Factions debate how to aid farmers, reduce surplus

Jan Shepel, Correspondent

MADISON - Wisconsin Secretary of Agriculture, Trade and Consumer Protection Ben Brancel and his agency is planning to do all it can to help dairy farmers left in the lurch last week when their processors told them they could no longer take their milk.

Most of the 20 or so farmers who shipped their milk to Nasonville Dairy and were told that cheesemaker no longer needed their milk, he said, have found markets, but some are being forced to pay for transportation costs.

Also last week, a letter from Grassland Dairy Products, the nation’s largest butter maker, went out to a group of farmers who were told their milk was no longer needed by the processor. Brancel said Grassland officials told his agency the number of producers, but not their names.

“When those producers call us that’s when we find out who they are,” Brancel said. He has staff keeping a spreadsheet of farmers who still need help finding a market for their milk. Information includes the number of cows and the pounds of milk. For help from the department, farmers should call 800-942-2474, which is the Farm Center’s helpline.

“We won’t interfere unless farmers call us,” Brancel added.

Farm Center Director Kathy Schmitt, said her staff is expecting to hear from those dairy producers seeking assistance in finding processors willing to take on more milk. In recent years, the center has handled approximately 1,200 calls per year.

Stainless steel tanks tower over a tank truck at Grassland Dairy Products near Greenwood. The processor's loss of a big contract in Canada contributed to the company’s purge of about 75 milk producers

Brancel said that Grassland’s loss of a big contract in Canada contributed to the company’s purge of about 75 milk producers. “New York is in the same pickle with Canada. We need a change in trade policy on marketing these dairy products. We’re very nervous.”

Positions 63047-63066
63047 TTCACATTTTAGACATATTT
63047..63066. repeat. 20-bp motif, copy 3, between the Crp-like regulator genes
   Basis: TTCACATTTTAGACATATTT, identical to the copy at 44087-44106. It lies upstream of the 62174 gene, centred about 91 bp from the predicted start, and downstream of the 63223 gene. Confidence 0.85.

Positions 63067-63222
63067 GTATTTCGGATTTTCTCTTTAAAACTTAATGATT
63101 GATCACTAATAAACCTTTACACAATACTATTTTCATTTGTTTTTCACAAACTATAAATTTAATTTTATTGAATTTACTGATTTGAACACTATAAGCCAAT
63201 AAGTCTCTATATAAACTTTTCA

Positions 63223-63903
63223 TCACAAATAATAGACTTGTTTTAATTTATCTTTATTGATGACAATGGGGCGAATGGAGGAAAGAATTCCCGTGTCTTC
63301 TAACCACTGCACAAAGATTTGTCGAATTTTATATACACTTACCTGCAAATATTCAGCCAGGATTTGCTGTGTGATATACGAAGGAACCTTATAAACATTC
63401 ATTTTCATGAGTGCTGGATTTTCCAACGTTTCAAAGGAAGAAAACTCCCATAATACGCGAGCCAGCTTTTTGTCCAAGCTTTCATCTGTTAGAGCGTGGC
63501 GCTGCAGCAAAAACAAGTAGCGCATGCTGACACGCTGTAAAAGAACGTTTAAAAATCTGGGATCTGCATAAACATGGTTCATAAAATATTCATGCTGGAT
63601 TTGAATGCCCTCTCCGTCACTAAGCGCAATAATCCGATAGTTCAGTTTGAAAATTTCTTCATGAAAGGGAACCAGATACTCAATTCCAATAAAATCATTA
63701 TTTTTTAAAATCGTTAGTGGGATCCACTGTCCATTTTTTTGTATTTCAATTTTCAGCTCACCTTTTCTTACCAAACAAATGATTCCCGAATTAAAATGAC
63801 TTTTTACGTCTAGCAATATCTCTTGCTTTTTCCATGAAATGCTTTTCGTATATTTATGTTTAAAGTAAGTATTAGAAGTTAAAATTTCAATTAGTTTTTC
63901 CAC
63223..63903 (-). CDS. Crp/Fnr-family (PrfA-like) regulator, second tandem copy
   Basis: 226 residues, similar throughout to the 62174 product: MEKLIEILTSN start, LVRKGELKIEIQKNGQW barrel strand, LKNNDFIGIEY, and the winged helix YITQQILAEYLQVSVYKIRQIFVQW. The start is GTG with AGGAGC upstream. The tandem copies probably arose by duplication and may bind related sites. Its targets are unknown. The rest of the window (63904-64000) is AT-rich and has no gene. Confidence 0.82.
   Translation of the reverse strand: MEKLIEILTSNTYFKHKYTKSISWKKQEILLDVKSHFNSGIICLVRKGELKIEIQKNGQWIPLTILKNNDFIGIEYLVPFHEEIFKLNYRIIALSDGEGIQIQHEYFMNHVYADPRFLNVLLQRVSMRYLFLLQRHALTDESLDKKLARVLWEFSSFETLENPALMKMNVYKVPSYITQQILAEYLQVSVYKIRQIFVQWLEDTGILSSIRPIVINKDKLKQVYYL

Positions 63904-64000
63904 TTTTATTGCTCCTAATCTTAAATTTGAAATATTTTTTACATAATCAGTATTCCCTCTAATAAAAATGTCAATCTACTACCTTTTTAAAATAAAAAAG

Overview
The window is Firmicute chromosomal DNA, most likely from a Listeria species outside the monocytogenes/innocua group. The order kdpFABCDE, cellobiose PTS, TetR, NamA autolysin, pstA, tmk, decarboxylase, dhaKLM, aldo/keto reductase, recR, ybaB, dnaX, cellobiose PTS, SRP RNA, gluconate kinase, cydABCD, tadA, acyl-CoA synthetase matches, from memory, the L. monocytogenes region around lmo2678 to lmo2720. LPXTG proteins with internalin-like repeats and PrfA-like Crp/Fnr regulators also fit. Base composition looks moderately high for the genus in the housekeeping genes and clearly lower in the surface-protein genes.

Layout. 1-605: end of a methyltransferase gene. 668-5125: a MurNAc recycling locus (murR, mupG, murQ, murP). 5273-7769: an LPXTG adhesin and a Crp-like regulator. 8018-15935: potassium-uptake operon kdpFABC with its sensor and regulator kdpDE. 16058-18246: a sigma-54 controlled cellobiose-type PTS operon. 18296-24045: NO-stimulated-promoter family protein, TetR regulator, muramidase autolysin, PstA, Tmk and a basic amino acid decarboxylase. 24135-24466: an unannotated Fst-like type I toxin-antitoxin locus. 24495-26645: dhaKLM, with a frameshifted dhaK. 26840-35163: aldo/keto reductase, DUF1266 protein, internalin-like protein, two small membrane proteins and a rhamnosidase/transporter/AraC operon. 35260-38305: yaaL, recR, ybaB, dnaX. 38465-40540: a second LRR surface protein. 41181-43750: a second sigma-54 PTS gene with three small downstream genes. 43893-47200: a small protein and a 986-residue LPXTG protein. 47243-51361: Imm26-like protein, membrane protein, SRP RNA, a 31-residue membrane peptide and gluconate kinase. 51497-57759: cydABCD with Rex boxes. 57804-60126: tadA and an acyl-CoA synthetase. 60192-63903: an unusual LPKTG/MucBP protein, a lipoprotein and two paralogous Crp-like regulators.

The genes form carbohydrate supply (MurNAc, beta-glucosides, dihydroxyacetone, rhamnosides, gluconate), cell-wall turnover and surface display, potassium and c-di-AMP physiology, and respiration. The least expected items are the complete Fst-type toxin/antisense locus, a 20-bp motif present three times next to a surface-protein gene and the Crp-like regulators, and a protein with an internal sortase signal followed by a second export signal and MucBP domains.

On Friday, April 7, Brancel and New York Department of Agriculture and Markets Commissioner Richard Ball sent a letter to U.S. Department of Agriculture officials urgently asking for action to help their state’s dairy industries which have been “victimized,” they said, by Canada’s actions to shut down the ultra-filtered milk trade from U.S. producers.

Canada told major Wisconsin and New York processors that they will no longer have a market for ultra-filtered milk. Grassland was one of those producers and lost its contract to ship about a million pounds of it per day across the northern border. That was the reason the company had to reduce its milk intake. Grassland said it will no longer take the milk from that group of farmers as of May 1.

 “DATCP’s Farm Center staff is contacting all milk processors across Wisconsin and in other parts of the country to assist Wisconsin dairy farmers impacted by Canada’s actions,” Brancel said in the letter to Acting USDA Deputy Secretary Michael Young.

The two state agriculture secretaries urged the USDA to help milk producers by exercising its authority to purchase cheese and butter that is in storage and distribute it through USDA’s nutrition programs, including food banks and the national school lunch program.

The USDA is authorized under Section 32 of the Agriculture Act of 1935 to support agricultural producers by purchasing surplus commodities for food banks and nutrition assistance programs, such as the national school lunch program.

Warnings come true

 “For nearly a year,” Brancel said, “Gov. Walker, Gov. Cuomo, myself, Commissioner Ball, and other state and U.S. dairy officials, warned our federal partners — and Canadian industry and government representatives at all levels — that Canada’s protectionist regulations would harm our dairy producers. Unfortunately, these warnings have now come true.”

Brancel, a former dairy farmer himself who now raises beef on his family farm, feels for the farmers who have lost their milk market. “If these multi-generational farm families cannot find another market for their milk, they will be forced to sell their cows and go out of business,” Brancel said.

He told Wisconsin State Farmer that he doesn’t believe farmers or anyone else want the North American Free Trade Agreement (NAFTA) to go away. “We’ve all heard that trade is valuable and its worth X dollars but when people start getting hurt and we’ve lost our international market, we need to do something.”

Brancel said he understands the dilemma that the processor is in. The facts of the marketplace are that “distressed” milk overflowing from Michigan, can be purchased for much less than milk produced locally — sometimes it can be bought by a processor for the cost of the trucking.